I have never claimed to be an expert on Nippon Professional Baseball. I watch a decent amount, but the knowledge I have of the league is usually limited to insights I gain from others that are able to watch far more than me. One thing that has become patently obvious in my seven years of following the organization is that come rain or shine the Orix Buffaloes will be ridiculed to no end. They deserve that ridicule, and as Tom Mussa (one of my favorite NPB follows) is apt to point out, Orix gonna Orix. For as hilariously inept as they often are and for as much as it seems the fates are always aligned against the Pacific League cellar-dwellers they do have Yoshinobu Yamamoto.
Outside of a few shaky appearances in 2017, Yamamoto has been a force on the mound since he first threw a pitch in the JPPL. This has all culminated in 2021, where the twenty-two-year-old seems to have matured to the point where it is now a fair argument to state he’s no longer just a force but is in the running for best pitcher in all of NPB. There’s not much he’s doing now that he wasn’t doing in 2019 or 2020, but he’s doing more of it now and in a more consistent fashion. It feels odd to say that someone who posted ERAs of 1.95 and 2.20 in the past two seasons has gotten better, but he has.
The best place to start with Yamamoto is his ability to adapt. Now, there isn’t a stat for this and I understand some people may be leery of my argument because it’s based more on what I’ve seen versus what the numbers say. Still, it’s been clear in the starts I have seen this year that the biggest change in the Buffaloes’ ace has been that he no longer hits a rough spot and pays for hitting said rough spot. When you have stuff as good as Yamamoto’s those rough spots are few and far between. But, in years past when he would get into trouble he would usually either not recover or only recover after the damage had been done. This year he has shown an increased ability to navigate himself out of trouble and allow himself to stay in games he probably otherwise would have exited.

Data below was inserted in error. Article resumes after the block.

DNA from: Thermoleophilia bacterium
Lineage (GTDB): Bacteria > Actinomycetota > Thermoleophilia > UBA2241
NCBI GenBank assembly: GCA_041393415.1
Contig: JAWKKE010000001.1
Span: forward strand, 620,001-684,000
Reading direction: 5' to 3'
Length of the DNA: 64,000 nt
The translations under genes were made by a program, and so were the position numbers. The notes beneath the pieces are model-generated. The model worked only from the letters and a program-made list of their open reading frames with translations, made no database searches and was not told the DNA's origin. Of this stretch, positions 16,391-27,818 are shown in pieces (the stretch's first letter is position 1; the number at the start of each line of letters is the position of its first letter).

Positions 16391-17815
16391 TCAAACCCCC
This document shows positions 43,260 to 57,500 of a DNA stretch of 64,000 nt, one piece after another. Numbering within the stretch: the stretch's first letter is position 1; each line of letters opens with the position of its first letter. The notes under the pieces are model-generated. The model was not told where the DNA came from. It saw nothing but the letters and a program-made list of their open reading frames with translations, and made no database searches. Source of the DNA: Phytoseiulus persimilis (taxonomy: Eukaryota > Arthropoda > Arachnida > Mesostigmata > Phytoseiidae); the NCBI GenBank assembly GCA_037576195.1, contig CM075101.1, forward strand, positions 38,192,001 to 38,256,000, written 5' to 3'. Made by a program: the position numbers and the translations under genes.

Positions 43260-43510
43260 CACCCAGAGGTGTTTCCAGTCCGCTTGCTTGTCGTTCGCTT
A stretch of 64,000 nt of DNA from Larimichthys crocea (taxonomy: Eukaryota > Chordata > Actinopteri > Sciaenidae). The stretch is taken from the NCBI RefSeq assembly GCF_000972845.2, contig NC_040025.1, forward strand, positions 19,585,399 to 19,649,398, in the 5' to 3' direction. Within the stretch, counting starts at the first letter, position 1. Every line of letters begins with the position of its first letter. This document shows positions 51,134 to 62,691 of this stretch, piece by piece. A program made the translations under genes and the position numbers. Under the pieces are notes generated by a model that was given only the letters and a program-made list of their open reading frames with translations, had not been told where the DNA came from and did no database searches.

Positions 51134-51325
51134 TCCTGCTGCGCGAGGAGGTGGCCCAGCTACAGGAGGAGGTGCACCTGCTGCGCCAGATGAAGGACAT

The stuff is still the same. His fourseam fastball sits at 96 miles per hour and his out pitchers are a big dropping curveball and a disappearing forkball. He commands all three pitches well and he has such good control of his fastball and understands how to sequence hitters to the point that he is able to mainly live off of that pitch. His forkball comes from a very similar release point to his fastball and follows a trajectory that masks its intent until it suddenly drops out of the zone after the hitter has committed to swinging. The curve is devastating, but it’s his third-best pitch, at least from what I have seen.
On the year Yamamoto has a 2.37 ERA in 64.2 innings pitched. He’s struck out 60 hitters to only 12 walks. His 2.71 FIP is right in line with his ERA and his SwStr% is best in the league at 14.7. Put simply, his regular stats are great and his advanced stats show that he is great at missing bats with his pitches. Everything added up shows that Yamamoto is leading NPB with a 2.3 dWAR. Orix is going to keep Orixing, but that’s not about to stop Yamamoto’s steady progression as one of the consistently best pitchers on the planet.
Lead photo courtesy of Unknown – Japan Forward